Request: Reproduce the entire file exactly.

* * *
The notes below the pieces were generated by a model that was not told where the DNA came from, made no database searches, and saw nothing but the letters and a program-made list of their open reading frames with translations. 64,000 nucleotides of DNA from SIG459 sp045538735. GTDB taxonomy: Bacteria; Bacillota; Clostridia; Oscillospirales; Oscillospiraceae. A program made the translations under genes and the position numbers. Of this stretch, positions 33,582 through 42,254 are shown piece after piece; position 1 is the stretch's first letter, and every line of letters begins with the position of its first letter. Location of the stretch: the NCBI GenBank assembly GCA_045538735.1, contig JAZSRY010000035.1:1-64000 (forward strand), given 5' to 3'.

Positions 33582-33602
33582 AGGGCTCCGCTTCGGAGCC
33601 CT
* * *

The notes below the pieces were generated by a model that was not told where the DNA came from, made no database searches, and saw nothing but the letters and a program-made list of their open reading frames with translations. 64,000 nucleotides of DNA from SIG459 sp045538735. GTDB taxonomy: Bacteria; Bacillota; Clostridia; Oscillospirales; Oscillospiraceae. A program made the translations under genes and the position numbers. Of this stretch, positions 33,582 through 42,254 are shown piece after piece; position 1 is the stretch's first letter, and every line of letters begins with the position of its first letter. Location of the stretch: the NCBI GenBank assembly GCA_045538735.1, contig JAZSRY010000035.1:1-64000 (forward strand), given 5' to 3'.

Positions 33582-33602
33582 AGGGCTCCGCTTCGGAGCC
33601 CT